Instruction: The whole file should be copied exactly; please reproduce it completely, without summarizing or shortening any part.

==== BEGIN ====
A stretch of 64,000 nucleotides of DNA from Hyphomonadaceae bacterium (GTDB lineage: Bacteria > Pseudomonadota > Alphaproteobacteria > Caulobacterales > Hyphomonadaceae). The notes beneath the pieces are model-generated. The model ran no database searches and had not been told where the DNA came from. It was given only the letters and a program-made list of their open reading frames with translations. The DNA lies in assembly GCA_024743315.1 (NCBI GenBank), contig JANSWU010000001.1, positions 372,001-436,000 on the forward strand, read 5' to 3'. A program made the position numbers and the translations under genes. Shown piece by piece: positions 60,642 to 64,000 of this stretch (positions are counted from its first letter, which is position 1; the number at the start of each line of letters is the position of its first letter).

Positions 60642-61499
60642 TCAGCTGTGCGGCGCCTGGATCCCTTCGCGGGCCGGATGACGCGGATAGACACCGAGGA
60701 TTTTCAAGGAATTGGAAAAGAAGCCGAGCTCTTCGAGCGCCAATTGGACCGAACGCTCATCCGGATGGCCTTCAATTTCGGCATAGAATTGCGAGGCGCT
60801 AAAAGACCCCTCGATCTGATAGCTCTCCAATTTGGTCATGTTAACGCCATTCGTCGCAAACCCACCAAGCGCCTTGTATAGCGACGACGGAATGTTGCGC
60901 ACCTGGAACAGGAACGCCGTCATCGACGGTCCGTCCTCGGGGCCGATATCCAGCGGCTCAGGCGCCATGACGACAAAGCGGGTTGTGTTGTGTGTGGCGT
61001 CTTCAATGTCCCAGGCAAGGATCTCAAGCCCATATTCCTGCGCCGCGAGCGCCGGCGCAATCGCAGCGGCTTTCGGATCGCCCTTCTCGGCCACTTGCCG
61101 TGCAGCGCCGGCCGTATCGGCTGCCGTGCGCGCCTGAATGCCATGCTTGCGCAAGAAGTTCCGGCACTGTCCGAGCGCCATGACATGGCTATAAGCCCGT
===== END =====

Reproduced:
A stretch of 64,000 nucleotides of DNA from Hyphomonadaceae bacterium (GTDB lineage: Bacteria > Pseudomonadota > Alphaproteobacteria > Caulobacterales > Hyphomonadaceae). The notes beneath the pieces are model-generated. The model ran no database searches and had not been told where the DNA came from. It was given only the letters and a program-made list of their open reading frames with translations. The DNA lies in assembly GCA_024743315.1 (NCBI GenBank), contig JANSWU010000001.1, positions 372,001-436,000 on the forward strand, read 5' to 3'. A program made the position numbers and the translations under genes. Shown piece by piece: positions 60,642 to 64,000 of this stretch (positions are counted from its first letter, which is position 1; the number at the start of each line of letters is the position of its first letter).

Positions 60642-61499
60642 TCAGCTGTGCGGCGCCTGGATCCCTTCGCGGGCCGGATGACGCGGATAGACACCGAGGA
60701 TTTTCAAGGAATTGGAAAAGAAGCCGAGCTCTTCGAGCGCCAATTGGACCGAACGCTCATCCGGATGGCCTTCAATTTCGGCATAGAATTGCGAGGCGCT
60801 AAAAGACCCCTCGATCTGATAGCTCTCCAATTTGGTCATGTTAACGCCATTCGTCGCAAACCCACCAAGCGCCTTGTATAGCGACGACGGAATGTTGCGC
60901 ACCTGGAACAGGAACGCCGTCATCGACGGTCCGTCCTCGGGGCCGATATCCAGCGGCTCAGGCGCCATGACGACAAAGCGGGTTGTGTTGTGTGTGGCGT
61001 CTTCAATGTCCCAGGCAAGGATCTCAAGCCCATATTCCTGCGCCGCGAGCGCCGGCGCAATCGCAGCGGCTTTCGGATCGCCCTTCTCGGCCACTTGCCG
61101 TGCAGCGCCGGCCGTATCGGCTGCCGTGCGCGCCTGAATGCCATGCTTGCGCAAGAAGTTCCGGCACTGTCCGAGCGCCATGACATGGCTATAAGCCCGT